David Iben put it well when he said, 'Volatility is not a risk we care about. What we care about is avoiding the permanent loss of capital.' So it might be obvious that you need to consider debt, when you think about how risky any given stock is, because too much debt can sink a company. As with many other companies Beazer Homes USA, Inc. (NYSE:BZH) makes use of debt. But should shareholders be worried about its use of debt?
Why Does Debt Bring Risk?
Generally speaking, debt only becomes a real problem when a company can't easily pay it off, either by raising capital or with its own cash flow. If things get really bad, the lenders can take control of the business. However, a more common (but still painful) scenario is that it has to raise new equity capital at a low price, thus permanently diluting shareholders. By replacing dilution, though, debt can be an extremely good tool for businesses that need capital to invest in growth at high rates of return. When we examine debt levels, we first consider both cash and debt levels, together.
What Is Beazer Homes USA's Debt?
You can click the graphic below for the historical numbers, but it shows that Beazer Homes USA had US$1.12b of debt in March 2021, down from US$1.43b, one year before. However, because it has a cash reserve of US$355.5m, its net debt is less, at about US$767.5m.
How Strong Is Beazer Homes USA's Balance Sheet?
The latest balance sheet data shows that Beazer Homes USA had liabilities of US$225.3m due within a year, and liabilities of US$1.20b falling due after that. Offsetting these obligations, it had cash of US$355.5m as well as receivables valued at US$26.4m due within 12 months. So its liabilities total US$1.04b more than the combination of its cash and short-term receivables.
This deficit casts a shadow over the US$669.1m company, like a colossus towering over mere mortals. So we'd watch its balance sheet closely, without a doubt. At the end of the day, Beazer Homes USA would probably need a major re-capitalization if its creditors were to demand repayment.
We use two main ratios to inform us about debt levels relative to earnings. The first is net debt divided by earnings before interest, tax, depreciation, and amortization (EBITDA), while the second is how many times its earnings before interest and tax (EBIT) covers its interest expense (or its interest cover, for short). This way, we consider both the absolute quantum of the debt, as well as the interest rates paid on it.
As it happens Beazer Homes USA has a fairly concerning net debt to EBITDA ratio of 6.0 but very strong interest coverage of 14.8. So either it has access to very cheap long term debt or that interest expense is going to grow! Importantly, Beazer Homes USA grew its EBIT by 72% over the last twelve months, and that growth will make it easier to handle its debt. There's no doubt that we learn most about debt from the balance sheet. But ultimately the future profitability of the business will decide if Beazer Homes USA can strengthen its balance sheet over time. So if you want to see what the professionals think, you might find this free report on analyst profit forecasts to be interesting.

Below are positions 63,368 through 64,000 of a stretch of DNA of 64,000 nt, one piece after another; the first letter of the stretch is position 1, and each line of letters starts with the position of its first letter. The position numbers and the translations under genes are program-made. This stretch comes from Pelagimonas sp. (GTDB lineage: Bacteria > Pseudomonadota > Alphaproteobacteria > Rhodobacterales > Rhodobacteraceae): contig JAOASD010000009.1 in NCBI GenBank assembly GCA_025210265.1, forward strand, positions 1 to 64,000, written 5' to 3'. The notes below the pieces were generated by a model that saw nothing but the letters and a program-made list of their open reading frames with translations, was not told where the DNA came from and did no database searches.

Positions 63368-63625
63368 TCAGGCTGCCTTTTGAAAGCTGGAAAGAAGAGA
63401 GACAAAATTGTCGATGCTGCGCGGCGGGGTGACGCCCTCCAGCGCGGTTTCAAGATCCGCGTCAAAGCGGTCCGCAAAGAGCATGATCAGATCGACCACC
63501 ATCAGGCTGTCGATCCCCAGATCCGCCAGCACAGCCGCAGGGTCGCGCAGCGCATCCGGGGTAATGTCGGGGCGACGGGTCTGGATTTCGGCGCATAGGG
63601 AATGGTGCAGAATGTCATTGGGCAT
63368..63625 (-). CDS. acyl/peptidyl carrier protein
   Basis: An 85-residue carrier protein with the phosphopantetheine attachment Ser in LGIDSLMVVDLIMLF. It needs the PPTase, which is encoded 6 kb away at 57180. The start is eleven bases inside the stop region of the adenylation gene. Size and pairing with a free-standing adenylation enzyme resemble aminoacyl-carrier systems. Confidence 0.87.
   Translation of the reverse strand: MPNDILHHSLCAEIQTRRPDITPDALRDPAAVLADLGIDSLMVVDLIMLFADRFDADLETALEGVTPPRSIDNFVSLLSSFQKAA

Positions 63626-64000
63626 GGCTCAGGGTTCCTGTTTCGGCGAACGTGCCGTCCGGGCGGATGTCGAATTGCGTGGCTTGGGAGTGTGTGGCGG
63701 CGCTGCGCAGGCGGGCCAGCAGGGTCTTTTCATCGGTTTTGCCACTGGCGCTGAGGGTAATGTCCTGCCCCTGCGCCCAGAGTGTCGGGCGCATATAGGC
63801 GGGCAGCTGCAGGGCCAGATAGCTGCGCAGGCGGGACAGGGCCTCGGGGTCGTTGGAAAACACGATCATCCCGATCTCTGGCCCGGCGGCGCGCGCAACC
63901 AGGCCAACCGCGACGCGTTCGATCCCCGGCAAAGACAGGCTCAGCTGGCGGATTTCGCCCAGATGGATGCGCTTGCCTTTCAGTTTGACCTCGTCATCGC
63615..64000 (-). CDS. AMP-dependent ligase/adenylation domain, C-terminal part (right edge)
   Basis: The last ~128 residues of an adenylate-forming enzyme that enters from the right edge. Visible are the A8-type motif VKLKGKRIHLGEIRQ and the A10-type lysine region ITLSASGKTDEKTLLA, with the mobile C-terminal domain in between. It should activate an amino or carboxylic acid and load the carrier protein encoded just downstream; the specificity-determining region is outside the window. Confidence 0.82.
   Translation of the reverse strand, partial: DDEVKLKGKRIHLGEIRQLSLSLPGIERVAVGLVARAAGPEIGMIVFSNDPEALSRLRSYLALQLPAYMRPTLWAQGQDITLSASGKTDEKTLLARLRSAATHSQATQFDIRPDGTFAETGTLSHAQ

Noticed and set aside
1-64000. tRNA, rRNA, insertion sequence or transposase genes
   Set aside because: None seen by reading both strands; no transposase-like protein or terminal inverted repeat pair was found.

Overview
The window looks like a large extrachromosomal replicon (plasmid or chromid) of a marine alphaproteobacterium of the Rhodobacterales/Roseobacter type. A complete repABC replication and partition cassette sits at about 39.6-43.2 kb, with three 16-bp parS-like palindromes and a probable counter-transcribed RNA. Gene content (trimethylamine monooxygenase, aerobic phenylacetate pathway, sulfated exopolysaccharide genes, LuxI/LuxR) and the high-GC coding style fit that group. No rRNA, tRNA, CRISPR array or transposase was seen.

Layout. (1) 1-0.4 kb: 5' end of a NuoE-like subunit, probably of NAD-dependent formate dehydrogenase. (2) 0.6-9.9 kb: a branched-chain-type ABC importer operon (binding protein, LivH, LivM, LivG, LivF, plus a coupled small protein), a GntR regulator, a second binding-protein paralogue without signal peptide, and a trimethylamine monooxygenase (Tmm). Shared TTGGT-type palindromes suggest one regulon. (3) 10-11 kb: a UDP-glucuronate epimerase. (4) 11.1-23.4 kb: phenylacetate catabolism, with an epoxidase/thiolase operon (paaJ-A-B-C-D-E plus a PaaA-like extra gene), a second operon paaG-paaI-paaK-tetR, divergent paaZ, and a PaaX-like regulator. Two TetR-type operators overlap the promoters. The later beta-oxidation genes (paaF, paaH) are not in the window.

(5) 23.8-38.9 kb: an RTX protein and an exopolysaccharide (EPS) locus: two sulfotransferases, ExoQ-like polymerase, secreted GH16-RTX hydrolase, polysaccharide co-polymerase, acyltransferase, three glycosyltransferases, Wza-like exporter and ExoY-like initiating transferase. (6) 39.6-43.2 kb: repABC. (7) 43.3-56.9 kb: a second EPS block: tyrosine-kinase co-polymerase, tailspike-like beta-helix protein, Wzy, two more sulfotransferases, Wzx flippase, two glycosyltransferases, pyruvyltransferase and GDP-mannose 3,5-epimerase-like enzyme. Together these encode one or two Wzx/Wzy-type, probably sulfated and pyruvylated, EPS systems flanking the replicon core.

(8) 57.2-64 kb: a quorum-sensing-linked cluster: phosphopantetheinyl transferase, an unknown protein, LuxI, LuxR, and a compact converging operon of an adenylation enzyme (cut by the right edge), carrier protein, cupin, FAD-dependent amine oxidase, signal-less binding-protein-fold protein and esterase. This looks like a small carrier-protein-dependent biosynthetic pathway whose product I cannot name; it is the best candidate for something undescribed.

But our final consideration is also important, because a company cannot pay debt with paper profits; it needs cold hard cash. So we always check how much of that EBIT is translated into free cash flow. Happily for any shareholders, Beazer Homes USA actually produced more free cash flow than EBIT over the last three years. There's nothing better than incoming cash when it comes to staying in your lenders' good graces.
Both Beazer Homes USA's ability to to cover its interest expense with its EBIT and its conversion of EBIT to free cash flow gave us comfort that it can handle its debt. But truth be told its net debt to EBITDA had us nibbling our nails. Looking at all this data makes us feel a little cautious about Beazer Homes USA's debt levels. While we appreciate debt can enhance returns on equity, we'd suggest that shareholders keep close watch on its debt levels, lest they increase. When analysing debt levels, the balance sheet is the obvious place to start. However, not all investment risk resides within the balance sheet - far from it. To that end, you should be aware of the 2 warning signs we've spotted with Beazer Homes USA .
At the end of the day, it's often better to focus on companies that are free from net debt. You can access our special list of such companies (all with a track record of profit growth). It's free.
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